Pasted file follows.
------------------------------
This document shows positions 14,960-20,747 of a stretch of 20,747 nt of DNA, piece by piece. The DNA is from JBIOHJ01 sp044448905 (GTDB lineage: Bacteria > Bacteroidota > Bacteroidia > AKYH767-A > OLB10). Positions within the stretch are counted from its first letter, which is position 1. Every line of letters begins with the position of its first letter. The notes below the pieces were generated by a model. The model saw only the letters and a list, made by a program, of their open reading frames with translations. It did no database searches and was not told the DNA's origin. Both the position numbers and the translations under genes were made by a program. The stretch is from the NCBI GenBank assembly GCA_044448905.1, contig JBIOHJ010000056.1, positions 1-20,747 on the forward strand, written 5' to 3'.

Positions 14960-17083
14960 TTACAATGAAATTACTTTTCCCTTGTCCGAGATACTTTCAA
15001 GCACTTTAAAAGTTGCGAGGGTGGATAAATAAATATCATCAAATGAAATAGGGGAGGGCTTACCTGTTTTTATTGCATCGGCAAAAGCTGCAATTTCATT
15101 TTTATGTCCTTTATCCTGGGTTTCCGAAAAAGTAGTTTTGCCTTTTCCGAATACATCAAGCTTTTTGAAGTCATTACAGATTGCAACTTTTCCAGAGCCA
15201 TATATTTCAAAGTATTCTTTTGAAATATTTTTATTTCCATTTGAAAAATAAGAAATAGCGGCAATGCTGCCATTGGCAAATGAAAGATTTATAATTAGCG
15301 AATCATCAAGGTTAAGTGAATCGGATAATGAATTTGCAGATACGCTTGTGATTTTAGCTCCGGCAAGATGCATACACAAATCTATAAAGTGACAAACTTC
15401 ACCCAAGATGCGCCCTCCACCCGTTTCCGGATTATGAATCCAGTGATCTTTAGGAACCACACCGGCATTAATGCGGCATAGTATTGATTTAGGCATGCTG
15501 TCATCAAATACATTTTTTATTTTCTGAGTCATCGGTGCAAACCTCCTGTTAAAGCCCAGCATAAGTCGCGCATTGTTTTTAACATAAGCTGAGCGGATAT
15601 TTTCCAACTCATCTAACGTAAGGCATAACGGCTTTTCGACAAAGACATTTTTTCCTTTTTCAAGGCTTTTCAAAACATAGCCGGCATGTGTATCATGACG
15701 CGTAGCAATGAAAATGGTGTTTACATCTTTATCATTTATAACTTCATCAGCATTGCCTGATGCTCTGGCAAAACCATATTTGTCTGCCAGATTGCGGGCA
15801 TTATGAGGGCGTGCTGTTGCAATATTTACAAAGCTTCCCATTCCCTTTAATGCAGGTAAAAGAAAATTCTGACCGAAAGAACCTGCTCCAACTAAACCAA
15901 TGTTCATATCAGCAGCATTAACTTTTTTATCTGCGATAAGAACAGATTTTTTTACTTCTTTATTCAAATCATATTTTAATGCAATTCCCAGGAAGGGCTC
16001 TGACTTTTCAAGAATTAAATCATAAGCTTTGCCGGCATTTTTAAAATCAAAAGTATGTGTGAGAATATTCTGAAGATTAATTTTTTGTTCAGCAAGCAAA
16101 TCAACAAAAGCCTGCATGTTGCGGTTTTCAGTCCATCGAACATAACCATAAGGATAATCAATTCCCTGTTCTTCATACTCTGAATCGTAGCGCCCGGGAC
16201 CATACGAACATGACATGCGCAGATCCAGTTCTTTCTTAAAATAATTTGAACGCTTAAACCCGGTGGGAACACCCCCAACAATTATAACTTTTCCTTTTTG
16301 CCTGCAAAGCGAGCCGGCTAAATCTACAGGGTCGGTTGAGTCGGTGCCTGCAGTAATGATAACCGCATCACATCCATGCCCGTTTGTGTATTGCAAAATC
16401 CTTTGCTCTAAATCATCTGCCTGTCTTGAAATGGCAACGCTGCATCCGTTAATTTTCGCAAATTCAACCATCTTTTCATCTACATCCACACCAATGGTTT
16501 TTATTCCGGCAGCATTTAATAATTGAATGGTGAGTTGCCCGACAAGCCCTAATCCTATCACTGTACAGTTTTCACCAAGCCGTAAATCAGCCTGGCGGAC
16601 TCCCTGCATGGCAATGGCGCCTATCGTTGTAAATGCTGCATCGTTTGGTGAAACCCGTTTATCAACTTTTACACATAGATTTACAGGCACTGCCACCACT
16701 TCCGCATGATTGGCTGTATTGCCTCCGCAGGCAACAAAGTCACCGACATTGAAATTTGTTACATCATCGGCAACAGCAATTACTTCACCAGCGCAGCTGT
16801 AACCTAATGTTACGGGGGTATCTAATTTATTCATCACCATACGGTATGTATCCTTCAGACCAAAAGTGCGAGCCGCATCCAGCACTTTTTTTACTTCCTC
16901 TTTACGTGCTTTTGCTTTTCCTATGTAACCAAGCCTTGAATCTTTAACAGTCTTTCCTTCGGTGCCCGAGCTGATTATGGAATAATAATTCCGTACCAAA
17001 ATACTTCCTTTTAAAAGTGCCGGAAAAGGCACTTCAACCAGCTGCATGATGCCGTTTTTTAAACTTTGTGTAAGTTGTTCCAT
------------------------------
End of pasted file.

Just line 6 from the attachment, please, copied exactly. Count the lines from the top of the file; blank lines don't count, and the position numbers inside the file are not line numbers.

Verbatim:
15201 TATATTTCAAAGTATTCTTTTGAAATATTTTTATTTCCATTTGAAAAATAAGAAATAGCGGCAATGCTGCCATTGGCAAATGAAAGATTTATAATTAGCG